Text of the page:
Does it not remind you of a tun-tun (pig-stick used by the Iban people in Borneo/Malaysia to lure pigs into traps)?
Much physical resemblance between the sketch draft and the actual object; yet inspiration was not drawn from the tun tun. Sole commonality remains their names.
My project, aptly named “Tuntun”, features a sphere-shaped human-like head, where controls are placed around the head, eg. mouth, top of head, ears, to mimic a human making sound with his own facial features.
Below shall show a sketch of the areas with sensors:
At current, the ‘head’ is not placed in the order order and position. Further improvements in the patch are left to be desired.
The patch is currently incomplete, but here is a quick insight into some parts of it:
I used Gizmo~, Buffer~, Groove~ in replacement of playlist. Certain tweaks are required – for instance, the song abruptly stops playing when the trigger switches the toggle off. I am trying to include a timer, or delay, to allow for the entire soundtrack to play before it switches off.
(how you view, incorporate, what you interested in)
Inter-disciplines. It involves the incorporation, whether wholly or singularly, different mediums into a single piece of artwork. Based on my personal understanding, in Interactive Media, this encompasses possibly video, sound or robotics, just to name a few. As an interdisciplinary student in training, I am interested in the ‘wholeness’ of the experience, that it envelopes you by harnessing your 5 senses. I like how we are not restricted to a single medium, and by borrowing bits and snippets of different mediums, we are able to bring the best across to the audience. I am interested in mostly interactive installations, for the reason aforementioned earlier. Interactive installations provide a strong statement point, and perhaps, by incorporating little bits from other mediums, are able to make audiences better relate to the work.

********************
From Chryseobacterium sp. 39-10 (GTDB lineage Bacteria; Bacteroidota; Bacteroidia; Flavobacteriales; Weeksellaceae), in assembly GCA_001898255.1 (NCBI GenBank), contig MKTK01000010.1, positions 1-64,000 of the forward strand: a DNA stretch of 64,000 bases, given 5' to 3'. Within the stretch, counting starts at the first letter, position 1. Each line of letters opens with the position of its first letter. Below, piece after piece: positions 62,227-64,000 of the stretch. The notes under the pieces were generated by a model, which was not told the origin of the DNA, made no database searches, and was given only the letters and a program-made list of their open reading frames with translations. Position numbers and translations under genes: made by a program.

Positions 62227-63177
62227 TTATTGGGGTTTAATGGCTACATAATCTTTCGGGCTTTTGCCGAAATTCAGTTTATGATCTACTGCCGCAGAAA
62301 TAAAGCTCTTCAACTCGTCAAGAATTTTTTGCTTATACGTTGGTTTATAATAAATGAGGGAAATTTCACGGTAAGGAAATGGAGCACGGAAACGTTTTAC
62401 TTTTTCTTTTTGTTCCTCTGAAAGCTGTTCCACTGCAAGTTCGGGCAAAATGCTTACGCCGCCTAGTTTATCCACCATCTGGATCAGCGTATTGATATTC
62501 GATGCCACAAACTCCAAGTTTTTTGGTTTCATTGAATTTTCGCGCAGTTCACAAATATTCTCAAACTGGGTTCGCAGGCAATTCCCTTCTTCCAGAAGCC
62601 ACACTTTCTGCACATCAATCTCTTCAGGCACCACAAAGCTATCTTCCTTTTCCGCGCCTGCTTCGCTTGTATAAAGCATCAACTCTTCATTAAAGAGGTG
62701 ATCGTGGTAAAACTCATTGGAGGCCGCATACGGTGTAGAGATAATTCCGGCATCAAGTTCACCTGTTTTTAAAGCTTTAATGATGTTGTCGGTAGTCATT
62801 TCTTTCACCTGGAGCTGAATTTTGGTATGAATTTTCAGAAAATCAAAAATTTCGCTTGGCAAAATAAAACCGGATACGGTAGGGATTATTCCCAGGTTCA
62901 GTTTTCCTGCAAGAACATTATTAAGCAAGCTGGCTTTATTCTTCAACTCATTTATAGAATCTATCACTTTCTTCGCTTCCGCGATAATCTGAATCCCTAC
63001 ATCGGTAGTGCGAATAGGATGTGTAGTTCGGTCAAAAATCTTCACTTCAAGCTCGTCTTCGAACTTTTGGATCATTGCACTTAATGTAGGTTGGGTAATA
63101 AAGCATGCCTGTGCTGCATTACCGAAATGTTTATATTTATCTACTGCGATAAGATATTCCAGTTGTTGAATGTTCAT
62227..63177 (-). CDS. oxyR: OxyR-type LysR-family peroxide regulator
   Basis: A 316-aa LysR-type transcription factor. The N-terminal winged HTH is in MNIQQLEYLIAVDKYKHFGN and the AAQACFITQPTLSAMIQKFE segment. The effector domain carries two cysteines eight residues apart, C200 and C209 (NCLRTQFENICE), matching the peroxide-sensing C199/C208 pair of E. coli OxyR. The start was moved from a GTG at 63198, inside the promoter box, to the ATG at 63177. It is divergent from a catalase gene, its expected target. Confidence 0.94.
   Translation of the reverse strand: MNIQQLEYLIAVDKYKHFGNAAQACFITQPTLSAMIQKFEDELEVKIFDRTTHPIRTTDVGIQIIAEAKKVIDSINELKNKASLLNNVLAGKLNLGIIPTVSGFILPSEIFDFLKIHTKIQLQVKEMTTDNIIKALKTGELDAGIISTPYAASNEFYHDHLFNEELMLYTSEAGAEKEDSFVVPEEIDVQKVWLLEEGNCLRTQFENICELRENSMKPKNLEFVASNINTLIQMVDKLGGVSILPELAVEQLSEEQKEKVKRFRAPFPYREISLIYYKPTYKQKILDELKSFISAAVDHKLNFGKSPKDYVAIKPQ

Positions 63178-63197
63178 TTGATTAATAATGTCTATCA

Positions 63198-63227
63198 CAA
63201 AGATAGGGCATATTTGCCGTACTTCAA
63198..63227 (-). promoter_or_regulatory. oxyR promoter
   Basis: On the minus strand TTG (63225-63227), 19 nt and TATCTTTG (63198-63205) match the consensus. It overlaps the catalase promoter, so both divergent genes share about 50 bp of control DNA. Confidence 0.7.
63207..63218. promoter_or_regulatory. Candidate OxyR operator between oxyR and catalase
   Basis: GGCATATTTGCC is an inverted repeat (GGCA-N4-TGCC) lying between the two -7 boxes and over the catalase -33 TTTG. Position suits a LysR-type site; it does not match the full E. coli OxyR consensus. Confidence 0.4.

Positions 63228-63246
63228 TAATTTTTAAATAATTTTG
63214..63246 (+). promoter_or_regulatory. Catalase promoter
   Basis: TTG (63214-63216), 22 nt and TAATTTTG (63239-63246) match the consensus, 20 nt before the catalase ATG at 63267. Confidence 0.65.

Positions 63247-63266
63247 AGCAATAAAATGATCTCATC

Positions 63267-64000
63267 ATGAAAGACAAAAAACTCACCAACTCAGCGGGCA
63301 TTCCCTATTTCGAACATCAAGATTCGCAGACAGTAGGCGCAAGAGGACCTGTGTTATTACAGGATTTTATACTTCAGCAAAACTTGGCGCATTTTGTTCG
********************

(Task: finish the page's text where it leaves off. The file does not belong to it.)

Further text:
One of the most beautiful installations I have chanced upon in my research earlier was Yayao Kusama’s Infinity Mirror room. It’s aesthetically pleasing, and a fresh take from Kusama’s huge, somewhat overwhelming (personal interpretation on it), polka dots.